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I have a need to develop a specialized CLR profiler. CLR profilers must be implemented as a COM server implementing ICorProfilerCallback or a newer version currently up through 5. Profiler initialization occurs in a callback method Initialize(IUnknown* pICorProfilerInfoUnk). This gives one an opportunity to do a QueryInterface on the provided IUnknown object and obtain pointers to the ICorProfilerInfo interfaces. As of .NET 4.5, there are ICorProfilerInfo, ICorProfilerInfo2, ICorProfilerInfo3, and ICorProfilerInfo4, with each new version providing additional functionality. Ideally I would like to obtain a pointer to the latest available version and let the vtables figure out what the real object is.

if (FAILED(pICorProfilerInfoUnk->QueryInterface(IID_ICorProfilerInfo4, (LPVOID*)&m_pICorProfilerInfo)))
{
    if (FAILED(pICorProfilerInfoUnk->QueryInterface(IID_ICorProfilerInfo3, (LPVOID*)&m_pICorProfilerInfo)))
    {
        if (FAILED(pICorProfilerInfoUnk->QueryInterface(IID_ICorProfilerInfo2, (LPVOID*)&m_pICorProfilerInfo)))
        {
            if (FAILED(pICorProfilerInfoUnk->QueryInterface(IID_ICorProfilerInfo, (LPVOID*)&m_pICorProfilerInfo)))
            {
                AtlTrace(TEXT("[Initialize] Failed to retrieve any ICorProfilerInfo~ interface."));
                return S_FALSE;
            }
        }
    }
}

Notice that all cases, the pointer to the returned interface is the same variable m_pICorProfilerInfo, which is of type CComQIPtr. I then call methods on it oblivious of the actual type of the object implementing the method.

This leads me to two questions:

  1. In COM / ATL context, is it safe to retrieve derived interfaces, store them in a parent interface such as above, and then call functions from it?
  2. A parent interface obviously has no knowledge of functions in derived interfaces. How can I check if the pointer IS A derived interface (such as ICorProfilerInfo2) and cast it to such?

In testing so far, #1 generally seems okay. But I would would prefer confirmation or advise. I am much more uncertain about point #2. For example, ICorProfilerInfo has a SetEnterLeaveFunctionHooks function while ICorProfilerInfo2 has a SetEnterLeaveFunctionHooks2 function. I would like to do something like the following pseudo code:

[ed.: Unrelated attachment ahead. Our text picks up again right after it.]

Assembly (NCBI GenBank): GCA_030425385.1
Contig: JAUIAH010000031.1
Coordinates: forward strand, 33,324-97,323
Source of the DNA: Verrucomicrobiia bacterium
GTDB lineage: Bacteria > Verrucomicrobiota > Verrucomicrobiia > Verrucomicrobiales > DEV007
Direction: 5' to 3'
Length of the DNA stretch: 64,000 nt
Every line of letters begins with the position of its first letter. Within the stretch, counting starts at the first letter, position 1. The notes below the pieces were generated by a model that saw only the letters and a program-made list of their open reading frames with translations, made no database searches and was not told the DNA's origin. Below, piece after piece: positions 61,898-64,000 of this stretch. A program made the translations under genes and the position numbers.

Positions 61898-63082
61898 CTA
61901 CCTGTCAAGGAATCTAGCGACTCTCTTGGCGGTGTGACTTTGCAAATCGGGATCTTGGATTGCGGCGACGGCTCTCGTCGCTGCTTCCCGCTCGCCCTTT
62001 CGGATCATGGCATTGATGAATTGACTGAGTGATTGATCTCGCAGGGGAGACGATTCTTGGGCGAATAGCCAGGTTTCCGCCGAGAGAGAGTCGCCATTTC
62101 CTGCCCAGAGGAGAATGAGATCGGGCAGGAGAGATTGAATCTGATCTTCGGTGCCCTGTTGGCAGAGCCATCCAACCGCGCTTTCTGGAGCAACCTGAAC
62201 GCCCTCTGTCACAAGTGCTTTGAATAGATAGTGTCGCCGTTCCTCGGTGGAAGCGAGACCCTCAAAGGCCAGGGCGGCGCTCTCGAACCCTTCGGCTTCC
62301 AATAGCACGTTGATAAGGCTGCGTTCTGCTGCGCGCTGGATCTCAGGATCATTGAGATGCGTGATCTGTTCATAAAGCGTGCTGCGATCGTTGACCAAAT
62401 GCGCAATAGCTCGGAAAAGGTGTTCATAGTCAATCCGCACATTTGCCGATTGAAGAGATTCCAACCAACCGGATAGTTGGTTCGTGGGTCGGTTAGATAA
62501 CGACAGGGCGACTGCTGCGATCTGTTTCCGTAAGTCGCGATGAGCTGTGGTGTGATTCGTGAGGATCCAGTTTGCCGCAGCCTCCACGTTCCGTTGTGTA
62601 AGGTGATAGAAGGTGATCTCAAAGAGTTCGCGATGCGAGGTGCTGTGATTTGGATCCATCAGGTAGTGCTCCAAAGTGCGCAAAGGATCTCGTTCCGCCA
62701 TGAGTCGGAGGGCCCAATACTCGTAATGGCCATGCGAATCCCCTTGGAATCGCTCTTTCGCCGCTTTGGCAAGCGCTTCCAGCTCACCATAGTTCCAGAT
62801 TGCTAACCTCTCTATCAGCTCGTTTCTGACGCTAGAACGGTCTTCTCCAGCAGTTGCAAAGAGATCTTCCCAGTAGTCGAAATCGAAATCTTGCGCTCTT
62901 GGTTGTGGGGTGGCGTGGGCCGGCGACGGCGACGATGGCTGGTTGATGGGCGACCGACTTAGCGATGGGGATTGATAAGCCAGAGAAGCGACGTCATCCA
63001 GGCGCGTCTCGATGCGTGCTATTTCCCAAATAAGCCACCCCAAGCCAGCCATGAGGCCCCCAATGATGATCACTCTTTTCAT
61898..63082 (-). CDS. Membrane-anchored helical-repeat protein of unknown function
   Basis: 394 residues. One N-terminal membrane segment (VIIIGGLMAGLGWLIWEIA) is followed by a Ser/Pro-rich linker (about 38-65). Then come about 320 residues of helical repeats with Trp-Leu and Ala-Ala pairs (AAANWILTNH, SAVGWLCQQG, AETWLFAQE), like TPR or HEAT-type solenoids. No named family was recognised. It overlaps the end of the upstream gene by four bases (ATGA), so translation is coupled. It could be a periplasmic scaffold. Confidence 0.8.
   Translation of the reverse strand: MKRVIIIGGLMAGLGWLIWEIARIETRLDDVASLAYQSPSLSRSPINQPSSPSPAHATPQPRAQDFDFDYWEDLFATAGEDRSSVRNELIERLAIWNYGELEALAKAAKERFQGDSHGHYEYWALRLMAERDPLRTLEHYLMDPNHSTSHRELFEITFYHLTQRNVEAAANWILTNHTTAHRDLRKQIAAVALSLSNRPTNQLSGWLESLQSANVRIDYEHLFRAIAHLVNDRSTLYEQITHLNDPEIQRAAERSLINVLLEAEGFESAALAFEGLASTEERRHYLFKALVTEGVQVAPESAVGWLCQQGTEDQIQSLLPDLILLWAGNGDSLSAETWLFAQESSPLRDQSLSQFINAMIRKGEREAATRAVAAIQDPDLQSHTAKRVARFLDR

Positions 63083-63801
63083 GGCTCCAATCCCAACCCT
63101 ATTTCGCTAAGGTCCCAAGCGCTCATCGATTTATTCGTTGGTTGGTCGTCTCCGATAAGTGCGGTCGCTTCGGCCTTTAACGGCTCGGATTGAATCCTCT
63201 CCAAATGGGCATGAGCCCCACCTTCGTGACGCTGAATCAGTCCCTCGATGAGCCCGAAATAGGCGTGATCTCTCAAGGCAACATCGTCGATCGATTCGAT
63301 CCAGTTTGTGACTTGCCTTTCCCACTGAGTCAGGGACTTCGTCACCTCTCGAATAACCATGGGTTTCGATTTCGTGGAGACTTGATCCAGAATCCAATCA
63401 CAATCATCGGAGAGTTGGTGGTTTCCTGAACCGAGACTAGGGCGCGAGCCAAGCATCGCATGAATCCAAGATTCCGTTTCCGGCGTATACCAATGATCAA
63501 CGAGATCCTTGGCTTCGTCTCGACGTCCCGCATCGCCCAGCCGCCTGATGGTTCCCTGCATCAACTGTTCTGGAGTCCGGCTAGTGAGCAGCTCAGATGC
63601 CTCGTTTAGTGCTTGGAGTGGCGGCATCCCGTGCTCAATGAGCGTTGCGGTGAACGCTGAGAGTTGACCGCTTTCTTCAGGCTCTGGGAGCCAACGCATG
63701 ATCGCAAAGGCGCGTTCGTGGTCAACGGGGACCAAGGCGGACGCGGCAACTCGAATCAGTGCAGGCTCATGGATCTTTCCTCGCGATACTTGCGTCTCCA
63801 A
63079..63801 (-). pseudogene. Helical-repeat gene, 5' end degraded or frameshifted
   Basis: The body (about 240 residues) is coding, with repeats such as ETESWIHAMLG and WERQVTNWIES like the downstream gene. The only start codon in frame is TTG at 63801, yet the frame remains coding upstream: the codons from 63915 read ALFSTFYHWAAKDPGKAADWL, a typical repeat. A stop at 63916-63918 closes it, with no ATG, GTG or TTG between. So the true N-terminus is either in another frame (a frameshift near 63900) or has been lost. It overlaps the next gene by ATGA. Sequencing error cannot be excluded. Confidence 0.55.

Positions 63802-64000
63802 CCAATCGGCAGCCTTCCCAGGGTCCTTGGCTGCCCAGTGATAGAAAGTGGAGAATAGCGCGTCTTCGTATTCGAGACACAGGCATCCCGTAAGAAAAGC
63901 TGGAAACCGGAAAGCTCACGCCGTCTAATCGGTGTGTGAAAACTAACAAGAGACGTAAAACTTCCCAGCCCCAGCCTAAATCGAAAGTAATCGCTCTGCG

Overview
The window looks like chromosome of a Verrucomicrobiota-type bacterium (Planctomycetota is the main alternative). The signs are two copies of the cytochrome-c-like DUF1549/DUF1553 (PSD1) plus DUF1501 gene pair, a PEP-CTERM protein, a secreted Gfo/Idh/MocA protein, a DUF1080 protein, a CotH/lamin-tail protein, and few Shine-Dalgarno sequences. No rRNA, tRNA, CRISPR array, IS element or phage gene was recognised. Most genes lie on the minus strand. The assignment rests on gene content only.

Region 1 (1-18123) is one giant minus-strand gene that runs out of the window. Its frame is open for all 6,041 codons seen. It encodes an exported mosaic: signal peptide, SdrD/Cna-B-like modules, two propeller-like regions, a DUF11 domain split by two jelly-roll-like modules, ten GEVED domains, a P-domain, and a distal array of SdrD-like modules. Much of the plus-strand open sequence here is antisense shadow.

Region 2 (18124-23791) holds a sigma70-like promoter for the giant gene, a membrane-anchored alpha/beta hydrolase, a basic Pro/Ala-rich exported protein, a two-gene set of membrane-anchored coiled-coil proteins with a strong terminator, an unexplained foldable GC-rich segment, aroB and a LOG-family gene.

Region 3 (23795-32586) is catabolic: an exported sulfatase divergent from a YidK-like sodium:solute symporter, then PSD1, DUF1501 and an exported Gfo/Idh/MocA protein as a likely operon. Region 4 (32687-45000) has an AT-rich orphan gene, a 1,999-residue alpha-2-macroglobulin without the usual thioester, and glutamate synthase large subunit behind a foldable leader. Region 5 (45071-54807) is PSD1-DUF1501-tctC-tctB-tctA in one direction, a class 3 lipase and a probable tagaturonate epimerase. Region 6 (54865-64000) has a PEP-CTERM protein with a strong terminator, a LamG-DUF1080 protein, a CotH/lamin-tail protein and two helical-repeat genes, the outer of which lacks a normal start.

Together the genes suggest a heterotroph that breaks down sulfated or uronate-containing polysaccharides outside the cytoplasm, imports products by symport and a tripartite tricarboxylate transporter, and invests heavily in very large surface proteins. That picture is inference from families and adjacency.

if (m_pICorProfilerInfo IS ICorProfilerInfo2)
{
    ((ICorProfilerInfo2) m_pICorProfilerInfo)->SetEnterLeaveFunctionHooks2(...)
}
else
{
    m_pICorProfilerInfo->SetEnterLeaveFunctionHooks(...)
}

Any advice on how can this be accomplished would be most appreciated.

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1 Answer

up vote 2 down vote accepted

1) is okay for these interface types, they were crafted to always inherit the previous version. So the v-table of ICorProfilerInfo4 includes all of the methods of the 3 previous versions. This is certainly not necessarily always the case for COM interfaces but works here. It is dangerous, calling an ICorProfilerInfo4 method when you obtained an ICorProfilerInfo3 interface will crash your program. You get no help from the compiler to keep you out of trouble.

2) there's no IS operator in C++, you can do it in COM by calling QueryInterface() again. Or you could just set a variable that indicates which version of the interface you obtained. Using QI avoids the crash when you get the version checking wrong and does allow the compiler to help you get the code right.

I would recommend you first catalogue the profiler functions you actually need. You're in danger of adding too much flexibility, the kind that make you write code you'll never use and ship a program that isn't fully tested. The differences between FunctionEnter2 and FunctionEnter3 are not subtle, both will however work just fine and you're pretty unlikely to notice the optimization.

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Thank you for the response. I decided to use CComQIPtr<T> and check for NULL to implement the IS / AS. Point taken about flexibility. Although this will likely remain as an internal tool to assist in development and QA, so the risk is smaller (though still important). –  Dono Nov 12 '13 at 10:13
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